What about this site deems it LOST?…. Is it a loss of access? A site deemed unfit and unsafe for public consumption. Is it a loss of profit? A site lost to the speculating landowners who wait to gentrify it into an urban ‘lifestyle’ complex. Or is it a loss of productivity? A site once steeped in industrial production now just doing ‘nothing’? We believe the real loss here is connection – connections to public space, nature, and each other.
Getting lost is important. It gently but persuasively pushes back against dominant trajectories of human habit, expectation, and understanding. A trajectory that has lead to insurmountable climatic changes, environmental destruction and deeply engrained social issues. To be lost is to wander, to slow down, to alter expectation and to find new outcomes. Our proposal acknowledges getting lost is a powerful tool – and challenges how being lost can lead us to new connections, relationships and futures.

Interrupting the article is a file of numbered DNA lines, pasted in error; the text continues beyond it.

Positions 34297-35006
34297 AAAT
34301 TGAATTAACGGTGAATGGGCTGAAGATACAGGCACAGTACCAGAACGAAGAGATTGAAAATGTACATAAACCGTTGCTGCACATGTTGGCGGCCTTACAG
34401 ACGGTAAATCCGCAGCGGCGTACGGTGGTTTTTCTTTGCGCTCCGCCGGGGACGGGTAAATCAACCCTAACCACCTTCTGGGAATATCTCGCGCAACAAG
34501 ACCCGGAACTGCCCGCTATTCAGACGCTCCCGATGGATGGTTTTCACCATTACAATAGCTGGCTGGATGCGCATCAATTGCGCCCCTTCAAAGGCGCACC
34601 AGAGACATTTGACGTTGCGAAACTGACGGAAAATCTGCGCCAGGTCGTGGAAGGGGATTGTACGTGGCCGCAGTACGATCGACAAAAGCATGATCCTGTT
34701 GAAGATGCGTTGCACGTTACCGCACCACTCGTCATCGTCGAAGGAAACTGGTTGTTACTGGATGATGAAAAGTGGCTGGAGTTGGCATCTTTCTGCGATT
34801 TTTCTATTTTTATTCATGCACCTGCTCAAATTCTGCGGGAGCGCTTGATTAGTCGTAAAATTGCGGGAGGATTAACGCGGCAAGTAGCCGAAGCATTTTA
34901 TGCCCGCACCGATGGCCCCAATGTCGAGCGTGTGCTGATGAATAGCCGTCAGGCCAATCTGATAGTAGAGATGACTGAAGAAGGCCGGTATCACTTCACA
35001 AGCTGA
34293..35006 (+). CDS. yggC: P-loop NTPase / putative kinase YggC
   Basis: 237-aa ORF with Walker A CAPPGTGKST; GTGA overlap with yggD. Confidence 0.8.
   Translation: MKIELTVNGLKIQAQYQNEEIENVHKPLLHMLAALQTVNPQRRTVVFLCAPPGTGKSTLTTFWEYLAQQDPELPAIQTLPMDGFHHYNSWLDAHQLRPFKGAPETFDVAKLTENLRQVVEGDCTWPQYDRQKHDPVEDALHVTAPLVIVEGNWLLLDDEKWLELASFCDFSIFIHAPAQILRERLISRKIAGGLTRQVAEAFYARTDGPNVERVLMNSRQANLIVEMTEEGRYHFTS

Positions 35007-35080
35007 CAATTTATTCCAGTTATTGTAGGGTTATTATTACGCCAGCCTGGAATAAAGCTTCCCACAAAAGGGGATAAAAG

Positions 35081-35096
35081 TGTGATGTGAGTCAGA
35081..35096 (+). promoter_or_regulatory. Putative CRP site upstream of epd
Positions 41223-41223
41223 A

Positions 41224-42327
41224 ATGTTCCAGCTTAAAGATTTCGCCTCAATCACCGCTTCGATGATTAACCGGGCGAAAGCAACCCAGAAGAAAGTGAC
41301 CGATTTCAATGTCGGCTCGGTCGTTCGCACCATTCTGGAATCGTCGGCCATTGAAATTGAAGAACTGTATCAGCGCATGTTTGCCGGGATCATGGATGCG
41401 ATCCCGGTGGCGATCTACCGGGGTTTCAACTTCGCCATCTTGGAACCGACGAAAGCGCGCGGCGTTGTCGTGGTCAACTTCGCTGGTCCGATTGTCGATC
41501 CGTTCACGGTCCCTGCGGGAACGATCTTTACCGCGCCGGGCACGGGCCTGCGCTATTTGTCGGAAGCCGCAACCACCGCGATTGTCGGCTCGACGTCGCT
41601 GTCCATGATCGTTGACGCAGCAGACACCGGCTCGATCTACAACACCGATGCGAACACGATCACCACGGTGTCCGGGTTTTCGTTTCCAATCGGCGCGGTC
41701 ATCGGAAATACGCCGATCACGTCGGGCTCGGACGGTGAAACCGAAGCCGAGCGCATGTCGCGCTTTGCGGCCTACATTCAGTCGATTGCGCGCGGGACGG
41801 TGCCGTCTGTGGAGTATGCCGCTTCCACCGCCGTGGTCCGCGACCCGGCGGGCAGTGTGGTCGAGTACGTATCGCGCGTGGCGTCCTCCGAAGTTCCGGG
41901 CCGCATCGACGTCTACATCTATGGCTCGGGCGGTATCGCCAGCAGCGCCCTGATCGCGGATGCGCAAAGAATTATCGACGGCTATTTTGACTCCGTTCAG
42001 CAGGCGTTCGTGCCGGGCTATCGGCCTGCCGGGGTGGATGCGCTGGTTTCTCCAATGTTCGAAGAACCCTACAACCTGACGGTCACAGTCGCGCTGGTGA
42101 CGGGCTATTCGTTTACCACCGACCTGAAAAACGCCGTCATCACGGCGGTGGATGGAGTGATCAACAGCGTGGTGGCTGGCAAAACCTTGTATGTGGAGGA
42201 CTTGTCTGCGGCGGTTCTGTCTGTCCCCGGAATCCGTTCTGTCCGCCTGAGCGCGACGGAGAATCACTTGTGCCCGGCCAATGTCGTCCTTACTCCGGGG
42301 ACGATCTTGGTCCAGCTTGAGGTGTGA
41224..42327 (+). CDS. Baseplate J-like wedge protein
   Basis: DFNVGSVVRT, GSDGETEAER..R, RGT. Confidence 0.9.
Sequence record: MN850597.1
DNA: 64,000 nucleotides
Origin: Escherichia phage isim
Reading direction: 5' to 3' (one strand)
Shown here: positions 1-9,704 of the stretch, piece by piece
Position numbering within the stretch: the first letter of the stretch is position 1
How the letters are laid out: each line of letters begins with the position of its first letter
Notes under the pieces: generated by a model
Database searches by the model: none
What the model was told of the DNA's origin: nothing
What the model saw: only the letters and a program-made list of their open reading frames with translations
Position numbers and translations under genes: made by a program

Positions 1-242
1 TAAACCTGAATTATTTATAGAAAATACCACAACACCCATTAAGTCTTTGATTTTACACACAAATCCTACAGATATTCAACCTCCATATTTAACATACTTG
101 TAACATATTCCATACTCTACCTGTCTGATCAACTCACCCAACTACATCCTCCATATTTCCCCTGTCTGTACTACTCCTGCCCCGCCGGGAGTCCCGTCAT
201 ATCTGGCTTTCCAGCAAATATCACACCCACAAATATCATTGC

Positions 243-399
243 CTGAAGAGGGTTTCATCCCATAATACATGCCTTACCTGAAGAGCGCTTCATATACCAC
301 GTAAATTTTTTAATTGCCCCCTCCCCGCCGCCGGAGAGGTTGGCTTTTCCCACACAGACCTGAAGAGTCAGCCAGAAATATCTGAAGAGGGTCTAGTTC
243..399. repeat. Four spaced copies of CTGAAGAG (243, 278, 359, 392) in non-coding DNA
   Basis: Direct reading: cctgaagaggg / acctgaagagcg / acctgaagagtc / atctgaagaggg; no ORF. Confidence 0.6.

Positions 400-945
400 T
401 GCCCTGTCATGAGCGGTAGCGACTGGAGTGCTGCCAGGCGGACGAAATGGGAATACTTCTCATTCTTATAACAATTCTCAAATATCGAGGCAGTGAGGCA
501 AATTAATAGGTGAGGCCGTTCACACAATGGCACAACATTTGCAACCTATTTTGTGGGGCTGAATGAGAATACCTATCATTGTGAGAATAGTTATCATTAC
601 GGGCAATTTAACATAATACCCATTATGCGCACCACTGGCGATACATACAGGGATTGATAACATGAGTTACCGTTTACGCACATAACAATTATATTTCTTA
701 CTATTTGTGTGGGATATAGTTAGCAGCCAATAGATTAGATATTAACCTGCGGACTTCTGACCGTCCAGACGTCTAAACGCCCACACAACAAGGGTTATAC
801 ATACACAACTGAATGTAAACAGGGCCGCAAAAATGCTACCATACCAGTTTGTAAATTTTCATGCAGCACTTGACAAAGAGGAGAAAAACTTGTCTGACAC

Monotonous approaches to ‘leftover urban spaces’ where land is retained as car parking result in a patchwork of lost sites in urban centres like ours. Our response aims to start the conversation around the value of ‘losing’ space to nature, whilst challenging the capital-centric approaches often taken when addressing these ‘leftover’ zones.